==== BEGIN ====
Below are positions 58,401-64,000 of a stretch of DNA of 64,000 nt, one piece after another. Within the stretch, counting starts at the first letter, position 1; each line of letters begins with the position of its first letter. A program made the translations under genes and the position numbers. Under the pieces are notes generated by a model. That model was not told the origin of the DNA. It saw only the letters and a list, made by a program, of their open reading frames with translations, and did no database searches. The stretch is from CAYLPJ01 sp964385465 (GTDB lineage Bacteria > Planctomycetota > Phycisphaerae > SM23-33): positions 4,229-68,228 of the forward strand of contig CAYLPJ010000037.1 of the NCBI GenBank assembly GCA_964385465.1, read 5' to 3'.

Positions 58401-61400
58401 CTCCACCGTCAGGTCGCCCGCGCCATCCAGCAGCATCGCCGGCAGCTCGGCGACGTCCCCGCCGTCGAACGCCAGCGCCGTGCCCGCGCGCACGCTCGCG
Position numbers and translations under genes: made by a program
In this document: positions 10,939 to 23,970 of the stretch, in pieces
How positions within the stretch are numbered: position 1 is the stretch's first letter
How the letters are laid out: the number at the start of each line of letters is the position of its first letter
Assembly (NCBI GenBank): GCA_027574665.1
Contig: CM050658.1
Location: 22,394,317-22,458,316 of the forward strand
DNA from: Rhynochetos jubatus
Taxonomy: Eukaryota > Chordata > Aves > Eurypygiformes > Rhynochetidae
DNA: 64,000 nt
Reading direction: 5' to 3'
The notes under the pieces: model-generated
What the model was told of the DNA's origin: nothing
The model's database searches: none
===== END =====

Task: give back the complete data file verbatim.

Below are positions 58,401-64,000 of a stretch of DNA of 64,000 nt, one piece after another. Within the stretch, counting starts at the first letter, position 1; each line of letters begins with the position of its first letter. A program made the translations under genes and the position numbers. Under the pieces are notes generated by a model. That model was not told the origin of the DNA. It saw only the letters and a list, made by a program, of their open reading frames with translations, and did no database searches. The stretch is from CAYLPJ01 sp964385465 (GTDB lineage Bacteria > Planctomycetota > Phycisphaerae > SM23-33): positions 4,229-68,228 of the forward strand of contig CAYLPJ010000037.1 of the NCBI GenBank assembly GCA_964385465.1, read 5' to 3'.

Positions 58401-61400
58401 CTCCACCGTCAGGTCGCCCGCGCCATCCAGCAGCATCGCCGGCAGCTCGGCGACGTCCCCGCCGTCGAACGCCAGCGCCGTGCCCGCGCGCACGCTCGCG
Position numbers and translations under genes: made by a program
In this document: positions 10,939 to 23,970 of the stretch, in pieces
How positions within the stretch are numbered: position 1 is the stretch's first letter
How the letters are laid out: the number at the start of each line of letters is the position of its first letter
Assembly (NCBI GenBank): GCA_027574665.1
Contig: CM050658.1
Location: 22,394,317-22,458,316 of the forward strand
DNA from: Rhynochetos jubatus
Taxonomy: Eukaryota > Chordata > Aves > Eurypygiformes > Rhynochetidae
DNA: 64,000 nt
Reading direction: 5' to 3'
The notes under the pieces: model-generated
What the model was told of the DNA's origin: nothing
The model's database searches: none